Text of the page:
Tuesday, January 19, 2010

Pattern recognition

The human nervous system is wonderful at pattern recognition.  That's bad news when photographic damage forms a distinctive pattern because even when restoration removes nearly all of the damage our brilliant brains still see a pattern.  There's a trick to overcome that effect.

There are always more good images to restore than time to restore them.  A friend is collaborating on the Haitian restoration and the Indonesian restoration is nearly finished.  Today's post looks at a different part of the Indonesian portrait where the challenge looks difficult and is actually even harder than it seems.  Here's what we're dealing with:

Vertical streaks at close parallel are a tough kind of damage.  We want to erase those streaks without losing the folds of the garment or the shape of the earring.  I worked on this with a healing brush at six pixels diameter, which was just the right width to erase those lines.

Healing brushes work by sampling one area of an image and performing a complex mathematical operation to blend data from that region with a different area.  If you think of this intuitively, the way to heal a scratch that goes from a light section of fabric to a dark section of fabric is to choose a source region that has similar light and dark areas.  One by one those scratches start to disappear.

The progress feels rewarding for a while until you reach a point where the scratches are nearly gone.  But darnit, you still see 'em.

This is one situation where reviewing an area at 200% resolution is not sufficient: subtle patterns emerge when you pull back to 50% resolution.  Our brains recognize lines--especially lots of parallel lines.  We distinguish lines even when they're faint and discontinuous.  This gets very frustrating when you're trying to erase them.

Fortunately you don't have to sit at the computer for hours until you start climbing the wall.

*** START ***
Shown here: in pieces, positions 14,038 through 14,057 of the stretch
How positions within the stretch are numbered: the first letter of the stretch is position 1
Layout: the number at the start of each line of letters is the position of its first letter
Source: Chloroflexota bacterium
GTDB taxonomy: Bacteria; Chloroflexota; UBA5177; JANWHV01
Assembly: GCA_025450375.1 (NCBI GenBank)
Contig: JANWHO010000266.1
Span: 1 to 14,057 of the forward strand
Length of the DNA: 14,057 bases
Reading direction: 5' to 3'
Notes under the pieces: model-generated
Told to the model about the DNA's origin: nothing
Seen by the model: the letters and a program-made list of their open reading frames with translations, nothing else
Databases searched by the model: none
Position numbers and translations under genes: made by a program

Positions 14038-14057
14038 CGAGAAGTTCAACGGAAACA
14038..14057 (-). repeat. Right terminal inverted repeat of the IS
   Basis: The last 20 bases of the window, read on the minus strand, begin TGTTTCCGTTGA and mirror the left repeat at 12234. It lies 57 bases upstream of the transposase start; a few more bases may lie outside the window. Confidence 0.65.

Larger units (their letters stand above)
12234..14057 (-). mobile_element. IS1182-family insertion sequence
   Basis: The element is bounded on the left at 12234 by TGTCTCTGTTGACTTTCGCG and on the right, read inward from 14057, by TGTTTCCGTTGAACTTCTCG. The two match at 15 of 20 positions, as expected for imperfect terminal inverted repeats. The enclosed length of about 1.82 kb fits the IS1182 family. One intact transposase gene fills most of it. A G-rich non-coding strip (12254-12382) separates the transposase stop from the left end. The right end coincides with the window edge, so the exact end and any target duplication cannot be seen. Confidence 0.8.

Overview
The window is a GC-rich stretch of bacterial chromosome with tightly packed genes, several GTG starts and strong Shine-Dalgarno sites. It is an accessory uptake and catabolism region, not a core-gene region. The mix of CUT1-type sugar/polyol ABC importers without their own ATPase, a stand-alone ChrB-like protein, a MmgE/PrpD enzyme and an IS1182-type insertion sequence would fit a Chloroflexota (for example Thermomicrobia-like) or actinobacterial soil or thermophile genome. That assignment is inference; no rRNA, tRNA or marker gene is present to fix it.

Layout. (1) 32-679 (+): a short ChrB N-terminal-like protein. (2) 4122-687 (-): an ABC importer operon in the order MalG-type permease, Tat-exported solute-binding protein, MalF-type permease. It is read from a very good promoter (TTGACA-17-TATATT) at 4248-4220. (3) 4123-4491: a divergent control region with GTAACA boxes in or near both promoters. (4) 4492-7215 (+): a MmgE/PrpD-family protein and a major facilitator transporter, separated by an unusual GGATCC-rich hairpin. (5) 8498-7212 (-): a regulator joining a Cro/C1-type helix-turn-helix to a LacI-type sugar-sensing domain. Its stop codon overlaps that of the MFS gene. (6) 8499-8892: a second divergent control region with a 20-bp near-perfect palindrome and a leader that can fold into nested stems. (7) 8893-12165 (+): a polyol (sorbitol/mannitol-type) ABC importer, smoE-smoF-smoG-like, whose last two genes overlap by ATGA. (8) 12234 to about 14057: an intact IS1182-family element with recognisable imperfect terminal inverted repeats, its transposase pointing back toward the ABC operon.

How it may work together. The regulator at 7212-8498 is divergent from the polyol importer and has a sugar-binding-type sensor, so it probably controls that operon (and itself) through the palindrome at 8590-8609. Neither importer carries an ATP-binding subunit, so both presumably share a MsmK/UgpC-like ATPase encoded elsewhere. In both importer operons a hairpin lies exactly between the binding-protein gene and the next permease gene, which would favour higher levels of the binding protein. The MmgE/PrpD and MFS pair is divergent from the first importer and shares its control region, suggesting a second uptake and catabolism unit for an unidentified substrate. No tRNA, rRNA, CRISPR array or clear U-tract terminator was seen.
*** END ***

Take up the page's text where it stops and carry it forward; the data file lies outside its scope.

The secret to finishing work on this area is to recognize that your brain is just reacting to a pattern.  All you really need to do at this point is break up that pattern and randomize it.  So instead of editing in an endless series of vertical strokes, increase the pixel selection and follow the curves of the garment.  Clone stamp the delicate areas such as the necklace. 

A neurological phenomenon called lateral inhibition might have something to do with why we see this.  If the phenomenon interests you, the Mach bands illusion and the Cornsweet illusion make good reading.


Patrice said...

Very Interesting. We learn something new everyday, don't we?

Rickey Henderson said...

An excellent blog, Rickey enjoys it! Strong work cupcake!

Lise Broer said...

Thank you very much. :)

VISION Photography | www.mytruevision.com | This is my true vision said...

what an excellent contribution to the world of history and art. i found you b/c you were listed by blogger as a blog of note. i'm glad i stopped by.

i'm a photographer from atlanta, ga.

it's quite ironic b/c a lot of my work today is intentionally distorted to give it a worn, scratched, vintage look.

my other major project is taking vintage film and creatively using it with contemporary photography.

stop by if you can.

Lise Broer said...

That looks wonderful! Would you consider placing samples of your work under copyleft license for upload to Wikimedia Commons? If you provide high resolution material under a suitable license some of it could get selected as featured pictures and run on Wikipedia's main page in the Picture of the Day section. (Wikipedia's main page gets about five million page views each day).

Anonymous said...

I just found you via Blog of Note, and am really impressed. I'll have to forward the link to your blog on to my mother, who follows photography and other similar blogs a lot more closely. She would really enjoy this.

Lise Broer said...

Thank you; that's very sweet.